Southern California2020-10-12T19:04:04-04:00

Southern California

Guy McCaskie and Kimball L. Garrett, Regional Editors

With a bird list of 623 species, Southern California boasts nearly unmatched biodiversity, habitat complexity, and topographic extremes. A human population of nearly 25 million, though translating to massive environmental modification, includes substantial numbers of birders and field-oriented academic and amateur ornithologists, with an important record stretching back beyond the mid-1800s to globally significant Pleistocene and early Holocene fossil sites.

The highest point in the Lower 48 (Mt. Whitney) lies in the southern Sierra Nevada along the region’s far northern border, a mere 135 kilometers from the lowest point in Death Valley. Coast, Transverse and Peninsular ranges, some exceeding 3,000 meters in elevation, span the region, creating a rain shadow with varied deserts (the high Great Basin and Mojave to the low Colorado) dominating the eastern half of the region. The imperiled Salton Sea and surrounding agricultural areas in the southeast constitute a unique set of bird habitats.

The offshore Pacific includes warm deep waters beyond the continental shelf and cooler inshore currents with significant upwelling, plus eight Channel Islands (and the endemic Island Scrub-Jay). Coastlines, though heavily impacted by human activities, may be steep and rocky or broad and sandy, and important estuaries and protected bays remain. West of the deserts, scrublands (coastal sage, chaparral), remnant grasslands, oak woodlands, coniferous forests, and highly modified urban habitats dominate in the region’s Mediterranean climate of warm to hot, dry summers and cool to mild and variably wet winters.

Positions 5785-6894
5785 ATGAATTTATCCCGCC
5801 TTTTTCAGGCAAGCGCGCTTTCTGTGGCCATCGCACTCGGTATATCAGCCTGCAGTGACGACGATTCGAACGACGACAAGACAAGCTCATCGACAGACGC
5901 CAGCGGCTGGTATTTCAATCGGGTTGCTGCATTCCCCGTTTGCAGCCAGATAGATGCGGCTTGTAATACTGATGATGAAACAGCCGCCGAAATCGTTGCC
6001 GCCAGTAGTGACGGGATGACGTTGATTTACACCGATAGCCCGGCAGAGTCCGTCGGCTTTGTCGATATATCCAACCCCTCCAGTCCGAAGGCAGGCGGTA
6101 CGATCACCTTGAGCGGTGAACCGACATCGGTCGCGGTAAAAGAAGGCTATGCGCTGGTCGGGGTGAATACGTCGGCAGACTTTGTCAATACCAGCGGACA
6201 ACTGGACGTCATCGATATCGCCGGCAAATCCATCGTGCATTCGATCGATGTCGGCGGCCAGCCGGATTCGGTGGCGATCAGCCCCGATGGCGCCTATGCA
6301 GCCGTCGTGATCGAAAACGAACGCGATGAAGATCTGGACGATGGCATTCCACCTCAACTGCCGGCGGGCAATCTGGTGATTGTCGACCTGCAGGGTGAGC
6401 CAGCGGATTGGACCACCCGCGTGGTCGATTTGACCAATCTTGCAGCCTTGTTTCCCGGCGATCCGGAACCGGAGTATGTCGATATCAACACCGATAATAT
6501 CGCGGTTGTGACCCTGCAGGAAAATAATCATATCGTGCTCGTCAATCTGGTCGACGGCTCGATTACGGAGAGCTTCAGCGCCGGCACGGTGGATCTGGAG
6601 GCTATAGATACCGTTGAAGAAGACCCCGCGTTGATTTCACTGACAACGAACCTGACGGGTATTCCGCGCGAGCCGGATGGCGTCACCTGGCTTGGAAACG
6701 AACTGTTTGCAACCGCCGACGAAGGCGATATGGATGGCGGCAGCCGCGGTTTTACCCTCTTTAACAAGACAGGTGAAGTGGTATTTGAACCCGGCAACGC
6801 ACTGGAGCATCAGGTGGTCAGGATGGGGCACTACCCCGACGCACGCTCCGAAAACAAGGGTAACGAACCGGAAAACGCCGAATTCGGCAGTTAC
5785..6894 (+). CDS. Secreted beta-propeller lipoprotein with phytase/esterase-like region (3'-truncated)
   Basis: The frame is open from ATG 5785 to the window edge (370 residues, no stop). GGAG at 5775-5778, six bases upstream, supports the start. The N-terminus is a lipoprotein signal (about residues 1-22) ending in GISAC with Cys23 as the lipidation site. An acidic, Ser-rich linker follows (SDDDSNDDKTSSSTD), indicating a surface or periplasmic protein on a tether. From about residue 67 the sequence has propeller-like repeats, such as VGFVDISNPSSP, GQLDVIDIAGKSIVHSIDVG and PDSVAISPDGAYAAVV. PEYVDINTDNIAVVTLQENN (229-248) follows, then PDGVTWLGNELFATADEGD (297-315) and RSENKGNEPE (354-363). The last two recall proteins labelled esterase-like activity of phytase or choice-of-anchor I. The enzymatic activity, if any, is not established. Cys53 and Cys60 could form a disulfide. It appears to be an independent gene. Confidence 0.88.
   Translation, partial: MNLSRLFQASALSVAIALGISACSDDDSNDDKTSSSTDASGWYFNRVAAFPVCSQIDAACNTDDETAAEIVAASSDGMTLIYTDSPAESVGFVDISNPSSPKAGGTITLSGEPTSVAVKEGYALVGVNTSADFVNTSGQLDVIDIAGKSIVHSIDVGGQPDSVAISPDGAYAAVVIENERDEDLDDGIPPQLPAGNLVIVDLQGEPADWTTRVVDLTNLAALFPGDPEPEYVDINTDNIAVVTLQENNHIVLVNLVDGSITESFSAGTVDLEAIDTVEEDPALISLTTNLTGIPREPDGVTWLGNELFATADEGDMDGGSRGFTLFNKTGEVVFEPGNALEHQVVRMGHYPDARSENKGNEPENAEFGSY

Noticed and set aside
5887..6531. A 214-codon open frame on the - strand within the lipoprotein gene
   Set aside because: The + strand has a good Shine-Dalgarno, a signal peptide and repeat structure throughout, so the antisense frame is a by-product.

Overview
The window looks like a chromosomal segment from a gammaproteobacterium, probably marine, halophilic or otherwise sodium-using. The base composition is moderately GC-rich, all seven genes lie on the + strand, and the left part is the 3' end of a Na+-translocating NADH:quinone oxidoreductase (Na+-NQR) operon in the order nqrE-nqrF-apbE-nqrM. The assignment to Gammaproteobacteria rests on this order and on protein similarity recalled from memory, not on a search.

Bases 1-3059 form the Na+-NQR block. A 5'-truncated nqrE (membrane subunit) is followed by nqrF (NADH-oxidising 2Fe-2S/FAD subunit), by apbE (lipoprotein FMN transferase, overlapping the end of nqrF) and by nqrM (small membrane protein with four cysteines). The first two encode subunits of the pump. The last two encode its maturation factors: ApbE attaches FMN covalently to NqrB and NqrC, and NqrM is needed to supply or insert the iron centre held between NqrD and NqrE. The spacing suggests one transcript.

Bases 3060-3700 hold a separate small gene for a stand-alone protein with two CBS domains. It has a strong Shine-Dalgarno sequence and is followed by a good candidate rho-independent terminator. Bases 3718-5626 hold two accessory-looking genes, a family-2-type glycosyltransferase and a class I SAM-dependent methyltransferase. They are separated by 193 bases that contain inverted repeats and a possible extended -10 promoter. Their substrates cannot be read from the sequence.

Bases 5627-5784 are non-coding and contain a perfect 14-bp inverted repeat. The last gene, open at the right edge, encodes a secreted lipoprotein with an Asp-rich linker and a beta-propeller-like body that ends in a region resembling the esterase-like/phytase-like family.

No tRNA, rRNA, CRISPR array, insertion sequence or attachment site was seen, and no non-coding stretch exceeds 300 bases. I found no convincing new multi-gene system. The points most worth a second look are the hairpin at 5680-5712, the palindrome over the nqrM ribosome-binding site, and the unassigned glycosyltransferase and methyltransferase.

The avifauna matches the geographical diversity, e. g., 45 species of wood-warblers, 26 gulls, 18 woodpeckers, 14 hummingbirds, 14 alcids, 12 vireos, 10 storm-petrels, and 9 mimids. Impressive annual migrations of seabirds off the coast, passerines through the deserts and coastal foothills, and shorebirds in coastal estuaries and interior wetlands entertain the legions of birders. And finally, Southern California is the go-to region for such species as Allen’s Hummingbird, Scripps’s (and related) Murrelets, Yellow-footed Gull, Elegant Tern, Black-vented Shearwater, California Gnatcatcher, Lawrence’s Goldfinch, the iconic California Condor, and scores of others.


The ABA gratefully acknowledges the contributions of Southern California Regional Editors Guy McCaskie and Kimball L. Garrett to promoting knowledge and understanding about the birdlife of the continent.

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